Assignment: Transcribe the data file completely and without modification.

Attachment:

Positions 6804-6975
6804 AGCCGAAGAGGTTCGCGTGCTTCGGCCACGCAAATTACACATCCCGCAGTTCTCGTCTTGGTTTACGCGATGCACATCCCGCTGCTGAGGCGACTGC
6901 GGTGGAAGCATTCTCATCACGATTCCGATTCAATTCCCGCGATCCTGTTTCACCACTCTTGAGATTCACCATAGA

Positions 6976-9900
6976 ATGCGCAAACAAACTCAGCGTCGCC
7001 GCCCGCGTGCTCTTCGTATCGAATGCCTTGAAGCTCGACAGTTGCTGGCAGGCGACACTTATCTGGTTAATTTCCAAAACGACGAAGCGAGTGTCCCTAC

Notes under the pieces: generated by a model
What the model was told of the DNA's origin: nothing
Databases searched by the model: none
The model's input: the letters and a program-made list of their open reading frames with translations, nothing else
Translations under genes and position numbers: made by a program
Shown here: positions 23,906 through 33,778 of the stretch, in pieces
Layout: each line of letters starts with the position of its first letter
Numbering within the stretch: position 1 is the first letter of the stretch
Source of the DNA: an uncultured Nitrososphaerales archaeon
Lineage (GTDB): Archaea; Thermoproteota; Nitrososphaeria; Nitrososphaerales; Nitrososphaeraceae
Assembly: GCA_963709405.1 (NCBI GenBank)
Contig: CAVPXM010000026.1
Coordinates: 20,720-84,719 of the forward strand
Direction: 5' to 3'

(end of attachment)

Positions 6804-6975
6804 AGCCGAAGAGGTTCGCGTGCTTCGGCCACGCAAATTACACATCCCGCAGTTCTCGTCTTGGTTTACGCGATGCACATCCCGCTGCTGAGGCGACTGC
6901 GGTGGAAGCATTCTCATCACGATTCCGATTCAATTCCCGCGATCCTGTTTCACCACTCTTGAGATTCACCATAGA

Positions 6976-9900
6976 ATGCGCAAACAAACTCAGCGTCGCC
7001 GCCCGCGTGCTCTTCGTATCGAATGCCTTGAAGCTCGACAGTTGCTGGCAGGCGACACTTATCTGGTTAATTTCCAAAACGACGAAGCGAGTGTCCCTAC

Notes under the pieces: generated by a model
What the model was told of the DNA's origin: nothing
Databases searched by the model: none
The model's input: the letters and a program-made list of their open reading frames with translations, nothing else
Translations under genes and position numbers: made by a program
Shown here: positions 23,906 through 33,778 of the stretch, in pieces
Layout: each line of letters starts with the position of its first letter
Numbering within the stretch: position 1 is the first letter of the stretch
Source of the DNA: an uncultured Nitrososphaerales archaeon
Lineage (GTDB): Archaea; Thermoproteota; Nitrososphaeria; Nitrososphaerales; Nitrososphaeraceae
Assembly: GCA_963709405.1 (NCBI GenBank)
Contig: CAVPXM010000026.1
Coordinates: 20,720-84,719 of the forward strand
Direction: 5' to 3'